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Russia

  • Victor A. Shnirelman
Chapter

Abstract

In this chapter, Shnirelman examines development in history education in Russia since the 1990s. Within this framework, Russian schools and identity politics are discussed, as well as the transition in textbook production and thematics from the Soviet era. The 1990s ushered in the ‘civilisational’ approach in Russian education, which had an influence on the Russia-centric bias in federal textbooks. Shnirelman goes on to discuss xenophobia and the depiction of minorities in federal textbooks, with Russian Jewry, the Kazan’ Tatars and the North Caucasus region as important case studies. With the decline in liberal approaches in the Russian ‘history wars’, and the elimination of the regional component to school history in 2007, Russia’s new generation of textbooks are monopolised by three publishing houses.

Notes

Acknowledgement

The research was supported by the Russian Foundation of Fundamental Studies, project no. 15-31-11109.

Further Reading

  1. Kaplan, V. ‘History Teaching in Post-Soviet Russia: Coping with Antithetical Traditions’. In Educational Reform in Post-Soviet Russia, edited by B. Eklof, L. Holmes, and V. Kaplan, 247–271. London: Frank Cass, 2005.Google Scholar
  2. Shnirelman, V. ‘In Search of the Prestige Ancestors. Ethno-nationalism and School Textbooks’. Information Mitteilungen Communications 20 (1999) 1, 45–52.Google Scholar
  3. Shnirelman, V. ‘The Myths of Descent: The Views of the Remote Past, as Reflected in School Textbooks in Contemporary Russia’. Public Archaeology 3 (2003) 1, 33–51.Google Scholar
  4. Shnirelman, V. ‘Fostered Primordialism: The Identity and Ancestry of the North Caucasian Turks in the Soviet and Post-Soviet Milieu’. In The Construction and Deconstruction of National Histories in Slavic Eurasia, edited by T. Hayashi, 53–86. Sapporo: Slavic Research Center, Hokkaido University, 2003.Google Scholar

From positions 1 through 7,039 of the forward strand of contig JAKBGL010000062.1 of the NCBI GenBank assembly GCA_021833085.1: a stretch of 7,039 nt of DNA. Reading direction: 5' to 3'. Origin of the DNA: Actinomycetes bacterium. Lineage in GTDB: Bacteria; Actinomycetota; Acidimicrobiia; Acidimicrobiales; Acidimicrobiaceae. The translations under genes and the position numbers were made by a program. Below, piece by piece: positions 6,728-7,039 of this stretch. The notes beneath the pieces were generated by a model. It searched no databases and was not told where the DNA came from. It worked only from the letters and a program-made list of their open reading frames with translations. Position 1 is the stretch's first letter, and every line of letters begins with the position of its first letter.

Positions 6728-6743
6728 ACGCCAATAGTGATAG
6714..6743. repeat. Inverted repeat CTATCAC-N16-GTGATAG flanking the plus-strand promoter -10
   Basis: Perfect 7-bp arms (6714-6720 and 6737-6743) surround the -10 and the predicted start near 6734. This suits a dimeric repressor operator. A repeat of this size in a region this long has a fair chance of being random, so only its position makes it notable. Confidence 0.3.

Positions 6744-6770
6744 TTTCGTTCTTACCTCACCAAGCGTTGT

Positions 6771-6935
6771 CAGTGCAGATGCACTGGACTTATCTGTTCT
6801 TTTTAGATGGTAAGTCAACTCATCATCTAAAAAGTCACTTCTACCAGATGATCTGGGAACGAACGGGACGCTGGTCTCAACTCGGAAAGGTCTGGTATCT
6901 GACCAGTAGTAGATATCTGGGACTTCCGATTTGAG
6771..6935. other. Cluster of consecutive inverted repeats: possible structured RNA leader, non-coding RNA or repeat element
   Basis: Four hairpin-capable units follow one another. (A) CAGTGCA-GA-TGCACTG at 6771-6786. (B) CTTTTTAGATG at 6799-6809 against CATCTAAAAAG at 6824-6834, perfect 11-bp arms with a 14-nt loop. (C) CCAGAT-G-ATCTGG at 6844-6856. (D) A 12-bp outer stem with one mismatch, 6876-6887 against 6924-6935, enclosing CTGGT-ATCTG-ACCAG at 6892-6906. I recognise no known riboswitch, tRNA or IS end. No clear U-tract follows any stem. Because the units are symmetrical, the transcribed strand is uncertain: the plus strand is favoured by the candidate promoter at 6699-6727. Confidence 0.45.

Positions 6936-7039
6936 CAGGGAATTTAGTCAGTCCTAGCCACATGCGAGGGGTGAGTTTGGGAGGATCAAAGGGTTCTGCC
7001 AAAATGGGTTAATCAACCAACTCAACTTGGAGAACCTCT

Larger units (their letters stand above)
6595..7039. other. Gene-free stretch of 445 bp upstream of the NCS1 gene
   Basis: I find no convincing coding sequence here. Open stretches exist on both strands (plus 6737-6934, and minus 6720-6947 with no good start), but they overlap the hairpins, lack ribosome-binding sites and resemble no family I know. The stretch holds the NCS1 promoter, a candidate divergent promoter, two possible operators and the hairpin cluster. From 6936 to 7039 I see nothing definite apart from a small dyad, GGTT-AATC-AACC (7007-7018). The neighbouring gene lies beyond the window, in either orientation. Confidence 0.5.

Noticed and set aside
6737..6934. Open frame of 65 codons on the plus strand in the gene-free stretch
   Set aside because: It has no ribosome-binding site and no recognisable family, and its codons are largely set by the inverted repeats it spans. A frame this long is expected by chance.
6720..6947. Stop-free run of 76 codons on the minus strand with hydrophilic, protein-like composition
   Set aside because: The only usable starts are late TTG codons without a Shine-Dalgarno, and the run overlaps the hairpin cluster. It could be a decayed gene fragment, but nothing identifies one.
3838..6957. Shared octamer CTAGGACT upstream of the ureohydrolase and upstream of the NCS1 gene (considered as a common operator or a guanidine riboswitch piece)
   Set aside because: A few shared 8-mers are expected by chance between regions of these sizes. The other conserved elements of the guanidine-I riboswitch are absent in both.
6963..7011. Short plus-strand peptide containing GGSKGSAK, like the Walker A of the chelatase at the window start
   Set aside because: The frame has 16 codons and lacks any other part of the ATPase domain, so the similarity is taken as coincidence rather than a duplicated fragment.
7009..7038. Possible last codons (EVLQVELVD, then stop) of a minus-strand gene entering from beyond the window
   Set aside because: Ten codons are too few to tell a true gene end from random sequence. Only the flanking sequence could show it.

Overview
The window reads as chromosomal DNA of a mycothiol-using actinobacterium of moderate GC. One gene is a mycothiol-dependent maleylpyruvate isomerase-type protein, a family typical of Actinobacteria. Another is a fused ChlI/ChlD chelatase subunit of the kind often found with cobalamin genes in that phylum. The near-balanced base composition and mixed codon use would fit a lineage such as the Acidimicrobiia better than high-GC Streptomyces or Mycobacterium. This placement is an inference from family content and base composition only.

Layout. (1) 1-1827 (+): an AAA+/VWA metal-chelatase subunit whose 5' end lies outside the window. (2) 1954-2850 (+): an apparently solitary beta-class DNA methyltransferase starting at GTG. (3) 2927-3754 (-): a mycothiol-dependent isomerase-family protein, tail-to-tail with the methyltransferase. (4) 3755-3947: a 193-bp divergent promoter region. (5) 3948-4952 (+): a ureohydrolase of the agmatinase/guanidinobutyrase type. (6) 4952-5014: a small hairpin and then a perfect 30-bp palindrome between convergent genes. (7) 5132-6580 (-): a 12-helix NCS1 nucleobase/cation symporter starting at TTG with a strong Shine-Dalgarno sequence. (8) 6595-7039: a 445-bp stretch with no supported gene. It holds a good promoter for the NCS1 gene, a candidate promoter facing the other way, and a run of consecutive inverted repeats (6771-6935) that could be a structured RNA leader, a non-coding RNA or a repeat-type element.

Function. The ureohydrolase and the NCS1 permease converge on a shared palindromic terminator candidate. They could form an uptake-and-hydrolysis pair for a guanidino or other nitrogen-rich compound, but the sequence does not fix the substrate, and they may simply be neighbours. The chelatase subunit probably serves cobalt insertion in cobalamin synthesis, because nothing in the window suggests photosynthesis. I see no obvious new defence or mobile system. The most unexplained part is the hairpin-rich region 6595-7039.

5. Shnirelman, V. ‘Purgas und Pureš: Urahnen der Mordwinen und Paradoxa der mordwinischen Identität’. In Mari und Mordwinen im heutigen Russland: Sprache, Kultur, Identität, edited by E. Khelimsky, 529–563. Wiesbaden: Harrasowitz-Verlag, 2005.Google Scholar
  6. Shnirelman, V. ‘The Politics of a Name: Between Consolidation and Separation in the Northern Caucasus’. Acta Slavica Iaponica 23 (2006), 37–73.Google Scholar
  7. Shnirelman, V. ‘A Revolt of Social Memory: The Chechens and Ingush against the Soviet Historians’. In Reconstruction and Interaction of Slavic Eurasia and its Neighboring Worlds, edited by I. Osamu and U. Tomohiko, 273–307. Sapporo: Slavic Research Center, Hokkaido University, 2006.Google Scholar
  8. Shnirelman, V. ‘New Racism, “Clash of Civilizations” and Russia’. In Russian Nationalism and the National Reassertion of Russia, edited by M. Laruelle, 125–144. London: Routledge, 2009.Google Scholar
  9. Shnirelman, V. ‘Stigmatized by History or by Historians? Peoples of Russia in School History Textbooks’. History and Memory 21 (2009) 2, 110–149.Google Scholar
  10. Zaida, J., and R. Zaida. ‘The Politics of Rewriting History: New History Textbooks and Curriculum Materials in Russia’. International Review of Education 49 (2003) 3–4, 363–384.Google Scholar
  11. Zaida, J. ‘The New History School Textbooks in the Russian Federation: 1992–2004’. Compare 37 (2007) 3, 291–306.Google Scholar

Copyright information

© The Author(s) 2019

Authors and Affiliations

  • Victor A. Shnirelman
    • 1
  1. 1.Modern History and History DidacticsSapienza University of RomeRomaItaly

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